A key aim is to increase on-farm production efficiency by 0.5 per cent in northern Australia and 1.75 per cent in southern Australia by 2020 through new research.

“With the success of the strategy dependent on strong leadership and collaboration across the value chain, Cattle Council has positioned itself to be on the front foot and lead by example.

“We are committed to play a leading role in this process,’’ Mr Smith said.

To access the Grassfed Beef Industry Strategic Plan 2020, visit


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  1. David Hill, 20/02/2016

    Friday was the closing day for public submissions to the draft Australian beef language white paper, standards are another issue. There are those that believe that language reform will be critical to moving towards Value Based Marketing, which is a key component of both the BISP and the MISP. This industry needs to change its business model, we are not a low cost of production supplier to the global beef trade. The Australian beef industry has long been highly regarded for its standards and protocols, there is now more competition in the “safe,clean and green” marketing space, there is wide belief that looking to differentiate our product on a quality basis and seek price differentiation on such a basis is possibly the best way to increase returns at each point in the value chain. Surely no one would argue that if historical returns on investment of around 3% at the processing sector and the equivalent in the production sector putting you in the top 5% are not sustainable in today’s business world. Having myself been part of a submission to the draft, I understand the frustration of the re-visioning process, I have taken the view that we have had a chance to have input into the vision for a new Australian beef language, I hope those that are critical of the process have themselves put submissions in, after all this is just the start of the process to change. I believe for there to be any chance of the KPI’s in the BISP being met, language reform as part of a move to VBM will be essential.

  2. Joanne Rea, 17/02/2016

    Michael Craig, there is no cynicism or conspiracy theory. The AFI has been commissioned by RMAC as reported by Beef Central, to put forward suggestions on how a new cattle advocacy organisation might be funded
    On the table no doubt will be sponsorship and commercial opportunities. One of those opportunities will likely be ahditing services for a whole plethora of market requirements as outline in the Beef Language and Standards Review also linked in an article in Beef Central.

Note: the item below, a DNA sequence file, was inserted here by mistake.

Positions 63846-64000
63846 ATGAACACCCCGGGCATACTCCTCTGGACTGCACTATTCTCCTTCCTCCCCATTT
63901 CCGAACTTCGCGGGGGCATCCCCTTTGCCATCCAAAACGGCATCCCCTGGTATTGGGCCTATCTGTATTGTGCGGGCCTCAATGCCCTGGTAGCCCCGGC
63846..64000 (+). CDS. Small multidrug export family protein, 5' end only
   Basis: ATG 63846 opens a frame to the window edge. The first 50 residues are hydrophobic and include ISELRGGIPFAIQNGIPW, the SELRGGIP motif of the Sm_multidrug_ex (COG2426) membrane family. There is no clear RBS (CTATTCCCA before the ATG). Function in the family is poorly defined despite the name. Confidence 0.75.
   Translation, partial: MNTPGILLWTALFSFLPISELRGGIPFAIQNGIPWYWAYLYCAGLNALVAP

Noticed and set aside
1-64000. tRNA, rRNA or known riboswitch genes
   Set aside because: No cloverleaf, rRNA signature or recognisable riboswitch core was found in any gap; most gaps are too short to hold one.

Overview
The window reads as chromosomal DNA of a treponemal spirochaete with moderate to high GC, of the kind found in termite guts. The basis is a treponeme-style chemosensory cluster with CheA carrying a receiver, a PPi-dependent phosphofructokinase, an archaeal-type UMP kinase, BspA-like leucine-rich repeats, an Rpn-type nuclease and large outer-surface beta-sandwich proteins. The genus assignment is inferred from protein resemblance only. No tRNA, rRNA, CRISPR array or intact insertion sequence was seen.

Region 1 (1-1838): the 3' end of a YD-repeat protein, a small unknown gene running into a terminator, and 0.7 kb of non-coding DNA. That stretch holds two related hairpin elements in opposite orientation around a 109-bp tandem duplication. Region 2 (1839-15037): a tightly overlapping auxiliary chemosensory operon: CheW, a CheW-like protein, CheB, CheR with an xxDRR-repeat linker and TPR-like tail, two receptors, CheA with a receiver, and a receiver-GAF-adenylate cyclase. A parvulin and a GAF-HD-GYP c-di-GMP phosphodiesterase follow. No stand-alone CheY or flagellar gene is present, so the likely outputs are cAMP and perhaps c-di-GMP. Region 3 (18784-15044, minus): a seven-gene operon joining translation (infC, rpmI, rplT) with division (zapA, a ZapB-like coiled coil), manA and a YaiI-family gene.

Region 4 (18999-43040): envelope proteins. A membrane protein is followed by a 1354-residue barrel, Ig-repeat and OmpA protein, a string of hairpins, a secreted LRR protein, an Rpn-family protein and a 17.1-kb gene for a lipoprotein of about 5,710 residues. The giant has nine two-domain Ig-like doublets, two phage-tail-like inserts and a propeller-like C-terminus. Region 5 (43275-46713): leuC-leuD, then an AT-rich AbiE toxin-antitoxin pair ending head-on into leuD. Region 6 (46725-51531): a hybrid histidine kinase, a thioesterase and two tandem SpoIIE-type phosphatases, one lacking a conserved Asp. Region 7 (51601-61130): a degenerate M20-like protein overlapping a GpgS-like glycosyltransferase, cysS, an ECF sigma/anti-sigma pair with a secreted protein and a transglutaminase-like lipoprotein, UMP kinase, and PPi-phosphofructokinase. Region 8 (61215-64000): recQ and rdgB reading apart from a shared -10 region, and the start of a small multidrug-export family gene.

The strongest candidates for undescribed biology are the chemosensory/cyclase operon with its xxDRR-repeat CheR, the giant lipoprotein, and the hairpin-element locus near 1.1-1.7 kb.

What is cynical is that CCA has announced its plan for “value chain thinking” and “consumer focus” ahead ofthe close of public submissionsto the Language and Standards Paper due Friday.
    Obviously public submissions by people who have an opinion to share are not to be listened to.
    There are a number of unexploded bombs in the proposed system and a number of historical problems which need to be focused on to protect producer interests at auditing, its procedures and defaults before our advocacy body leads us down the path of more auditing. It also needs to look at limiting our liability under LPA where no negligence has occured before exposing us and all of our openly shared data to a global UN controlled system.
    The resources companies with whom many of us are forced to co-exist make sure that they limit liability and some of that liability has been transferred to cattle producers.There needs to be some default regulation built into the system but our cattle bodies have failed to do what resources companies do as a matter of course.
    The value chain marketing and implied premiums will come at great cost to affected producers, their privacy and ownership of data and sovereignty of the Australian industry over systems governing our product.
    If you think I am being a conspiracy theorist go to the Beef Language and Standards White Paper and read it in its entirety with open eyes about future effects.

  3. Philip Downie, 17/02/2016

    David, my understanding was 1000s of farmers were consulted, I wasn’t one of them, but it is interesting they have just discovered customer requirements as being important. What I want to see is the detail of how much this is this going to improve farmer incomes? Unexplained and unexplainable but they are using our levy money and if recent history is any guide it wont do a blind bit of difference to farm returns per animal.

  4. Michael Craig, 17/02/2016

    The old chestnuts of cynicism and conspiracy theory coming from David Byard.
    It reflects a bulk commodity thinking which just focuses on costs, which will then struggle with the value chain concept.
    It’s not rocket science, it’s about putting the consumer first and ensuring value is distributed equitable and transparently within the chain which can then incentivise value creating behaviour on farm. Instead we get this cynicism that CCA are trying to get a commission. The BISP makes logical sense for Australia’s market and producers have had an opportunity to comment through the Meat Industry Strategic Plan process. Instead we just get this conspiracy theory rubbish.

  5. David Byard, 17/02/2016

    Would it be possible for CCA to explain to the cattle producers how much their ‘value chain’ is going to cost?
    Secondly, with the ‘new’ initiatives how much commission does CCA expect to get if the proposals are adopted?
    Thirdly, will all producers who have a statutory levy deducted of the cattle transaction have any say over the ‘new’ initiatives?